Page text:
Last year Derek and I decided that we would like to participate as host parents to a student through the Rotary Youth Exchange program. We filled out all of the applications, took all of the tests, passed all of the background checks and happily qualified to be part of the program. Our student arrived from Poland at the beginning of August. His name was Janek (Johnny), and he was an absolutely incredible 16 year old kid.
Johnny had traveled through most of Europe, but had never been to the United States. He had some strong pre-conceived notions about Florida. When he first arrived I took him down to a lake near my house to go paddle boarding, and every time the water rippled he screamed alligator! We ended that trip pretty fast. The walk from our house to the bus stop is a few blocks. It is really dark in the morning so we got Johnny a little flashlight that just happened to have a laser pointer attached to it. He loved the laser pointer because he was convinced that if he saw an alligator on the way to the bus stop he could use the laser to distract it while he escaped. He had practiced running our cat Lucky into the wall with a laser pointer a bunch of times so why wouldn’t it work with an alligator.
He also had a list of things he wanted to try that he considered distinctly American. These included things like hamburgers, macaroni and cheese, Taco Bell, Wendy’s, Mountain Dew and outlet stores. What he didn’t expect, and what we were so proud of, was how he embraced the extraordinarily diverse student population at Dr. Phillips High School. He seemed to make friends with everyone instantaneously.
The Rotary Exchange Program has some pretty specific rules that the student must follow or they get sent back home. Without getting into the details, because the details aren’t important, Derek came home from work one day and found evidence that one of the rules had been broken. He waited for me to get home, and we made the call together to the regional program coordinator. Johnny was headed back to Poland a few days later. I think we cried for at least 2 days.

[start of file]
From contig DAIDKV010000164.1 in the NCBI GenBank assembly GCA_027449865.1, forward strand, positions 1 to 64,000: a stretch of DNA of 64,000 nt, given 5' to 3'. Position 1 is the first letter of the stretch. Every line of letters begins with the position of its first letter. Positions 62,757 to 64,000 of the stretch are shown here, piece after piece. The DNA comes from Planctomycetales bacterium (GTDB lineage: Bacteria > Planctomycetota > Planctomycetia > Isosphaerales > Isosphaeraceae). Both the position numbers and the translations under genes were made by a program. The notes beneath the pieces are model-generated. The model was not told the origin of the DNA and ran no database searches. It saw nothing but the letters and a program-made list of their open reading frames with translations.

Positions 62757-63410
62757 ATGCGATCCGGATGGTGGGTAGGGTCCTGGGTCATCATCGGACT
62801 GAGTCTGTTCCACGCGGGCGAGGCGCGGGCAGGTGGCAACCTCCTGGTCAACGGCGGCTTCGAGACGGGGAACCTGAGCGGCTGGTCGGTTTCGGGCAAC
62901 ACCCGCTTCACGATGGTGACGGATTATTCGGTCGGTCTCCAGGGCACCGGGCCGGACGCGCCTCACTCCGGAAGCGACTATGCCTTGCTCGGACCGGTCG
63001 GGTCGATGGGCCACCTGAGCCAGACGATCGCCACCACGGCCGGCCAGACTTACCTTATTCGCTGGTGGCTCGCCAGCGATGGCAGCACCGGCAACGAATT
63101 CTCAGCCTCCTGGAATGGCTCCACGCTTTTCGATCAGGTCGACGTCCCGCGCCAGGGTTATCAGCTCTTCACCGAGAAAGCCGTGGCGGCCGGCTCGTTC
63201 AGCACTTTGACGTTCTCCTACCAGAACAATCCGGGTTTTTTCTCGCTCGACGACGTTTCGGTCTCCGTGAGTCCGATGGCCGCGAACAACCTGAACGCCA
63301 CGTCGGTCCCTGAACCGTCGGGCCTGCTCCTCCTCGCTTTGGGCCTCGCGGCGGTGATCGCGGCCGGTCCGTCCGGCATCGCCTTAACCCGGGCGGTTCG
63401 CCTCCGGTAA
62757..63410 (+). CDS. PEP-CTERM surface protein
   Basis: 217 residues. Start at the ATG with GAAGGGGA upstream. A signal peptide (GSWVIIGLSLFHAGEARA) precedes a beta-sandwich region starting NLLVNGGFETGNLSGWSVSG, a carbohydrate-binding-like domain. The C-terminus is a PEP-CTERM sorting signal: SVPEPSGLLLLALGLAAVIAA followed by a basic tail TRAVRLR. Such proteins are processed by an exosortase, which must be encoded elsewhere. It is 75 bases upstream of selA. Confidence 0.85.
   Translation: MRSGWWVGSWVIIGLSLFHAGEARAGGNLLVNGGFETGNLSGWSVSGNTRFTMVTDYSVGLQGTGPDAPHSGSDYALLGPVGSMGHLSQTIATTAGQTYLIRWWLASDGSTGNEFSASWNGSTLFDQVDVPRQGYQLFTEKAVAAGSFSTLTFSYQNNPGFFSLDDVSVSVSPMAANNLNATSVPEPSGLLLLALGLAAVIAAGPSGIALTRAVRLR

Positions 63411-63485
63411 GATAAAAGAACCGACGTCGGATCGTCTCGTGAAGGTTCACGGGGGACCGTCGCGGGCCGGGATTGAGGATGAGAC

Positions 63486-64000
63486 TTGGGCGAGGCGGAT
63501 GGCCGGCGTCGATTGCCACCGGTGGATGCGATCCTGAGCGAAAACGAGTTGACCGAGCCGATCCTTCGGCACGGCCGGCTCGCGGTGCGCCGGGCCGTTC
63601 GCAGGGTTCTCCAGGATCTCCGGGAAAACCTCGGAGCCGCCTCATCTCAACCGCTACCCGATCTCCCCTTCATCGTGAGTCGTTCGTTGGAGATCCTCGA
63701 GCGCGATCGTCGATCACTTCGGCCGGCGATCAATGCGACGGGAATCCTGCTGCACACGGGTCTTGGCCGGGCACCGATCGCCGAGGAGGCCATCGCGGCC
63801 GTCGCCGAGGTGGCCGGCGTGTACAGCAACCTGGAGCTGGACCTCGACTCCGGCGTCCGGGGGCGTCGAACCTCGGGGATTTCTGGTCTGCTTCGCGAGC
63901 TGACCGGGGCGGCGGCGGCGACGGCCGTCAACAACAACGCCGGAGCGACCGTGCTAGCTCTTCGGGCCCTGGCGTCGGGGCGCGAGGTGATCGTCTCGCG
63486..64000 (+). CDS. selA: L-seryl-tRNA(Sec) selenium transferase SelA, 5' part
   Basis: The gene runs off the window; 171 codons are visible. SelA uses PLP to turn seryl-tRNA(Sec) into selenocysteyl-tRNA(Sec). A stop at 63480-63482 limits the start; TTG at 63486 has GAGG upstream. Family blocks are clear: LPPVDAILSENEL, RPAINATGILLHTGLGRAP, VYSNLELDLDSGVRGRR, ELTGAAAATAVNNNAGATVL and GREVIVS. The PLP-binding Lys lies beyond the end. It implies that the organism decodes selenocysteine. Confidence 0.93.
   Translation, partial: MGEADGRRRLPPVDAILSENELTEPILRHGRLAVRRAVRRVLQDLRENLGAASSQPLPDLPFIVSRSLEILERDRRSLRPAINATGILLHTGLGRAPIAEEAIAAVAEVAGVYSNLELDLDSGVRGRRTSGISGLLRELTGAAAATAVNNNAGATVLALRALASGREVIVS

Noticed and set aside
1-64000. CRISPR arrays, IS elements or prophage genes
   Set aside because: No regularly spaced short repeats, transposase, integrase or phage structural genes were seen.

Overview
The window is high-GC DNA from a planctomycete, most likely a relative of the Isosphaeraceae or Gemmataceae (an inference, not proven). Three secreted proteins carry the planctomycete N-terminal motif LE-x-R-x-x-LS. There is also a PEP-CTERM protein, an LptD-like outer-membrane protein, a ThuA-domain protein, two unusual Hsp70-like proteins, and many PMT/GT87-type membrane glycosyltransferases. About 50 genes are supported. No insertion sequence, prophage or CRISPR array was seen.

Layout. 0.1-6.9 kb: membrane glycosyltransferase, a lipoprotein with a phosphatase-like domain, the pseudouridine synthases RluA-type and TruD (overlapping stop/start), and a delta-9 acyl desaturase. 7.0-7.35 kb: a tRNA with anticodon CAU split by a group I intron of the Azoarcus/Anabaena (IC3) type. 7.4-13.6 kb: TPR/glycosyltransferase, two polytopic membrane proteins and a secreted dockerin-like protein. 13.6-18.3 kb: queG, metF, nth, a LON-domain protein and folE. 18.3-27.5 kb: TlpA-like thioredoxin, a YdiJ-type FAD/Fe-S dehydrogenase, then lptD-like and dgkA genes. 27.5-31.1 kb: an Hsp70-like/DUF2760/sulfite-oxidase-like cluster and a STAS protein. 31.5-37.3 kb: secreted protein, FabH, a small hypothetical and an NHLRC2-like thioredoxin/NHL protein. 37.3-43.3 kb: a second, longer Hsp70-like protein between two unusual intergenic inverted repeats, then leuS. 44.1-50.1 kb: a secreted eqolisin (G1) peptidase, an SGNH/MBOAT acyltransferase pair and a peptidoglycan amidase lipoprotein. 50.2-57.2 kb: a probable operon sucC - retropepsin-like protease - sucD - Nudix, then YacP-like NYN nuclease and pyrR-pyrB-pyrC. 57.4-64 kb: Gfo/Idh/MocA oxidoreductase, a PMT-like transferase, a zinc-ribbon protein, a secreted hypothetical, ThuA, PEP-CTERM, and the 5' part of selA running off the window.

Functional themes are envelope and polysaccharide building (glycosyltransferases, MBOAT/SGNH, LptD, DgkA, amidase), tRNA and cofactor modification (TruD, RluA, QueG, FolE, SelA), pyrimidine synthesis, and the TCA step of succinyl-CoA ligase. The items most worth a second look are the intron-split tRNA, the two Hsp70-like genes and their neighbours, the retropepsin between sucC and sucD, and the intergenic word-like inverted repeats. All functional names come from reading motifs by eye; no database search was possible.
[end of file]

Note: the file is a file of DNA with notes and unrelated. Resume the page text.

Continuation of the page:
There is an article in the February 2018 edition of The Rotarian Magazine where the magazine is interviewing a fellow Rotarian named Mary Ann Peters. She is the CEO of The (Jimmy) Carter Center. The Carter Center is known for waging peace with the world. In the article Mary Ann talks about the importance of the Rotary Youth Exchange Program. “She recalls meeting a Muslim leader in Bangladesh who told her that he could never be anti-American because he had been on an exchange program and lived with a family in Pennsylvania.”
When people ask Derek and I if we would participate in the program again we always answer yes, for a couple of reasons. First, even though our experience with Johnny didn’t go the way we thought it would, the integrity of the program has made a lasting impression on his life in a very positive way. We have communicated with him and his parents since he got back home to Poland. He is in a new school and he has fallen in love with a beautiful girl. Best of all, he is making very good choices.
The second reason we say yes is because you never know, as Mary Anne Peters can attest, how sharing your life for just a few months can change what someone from another country knows to be true about America.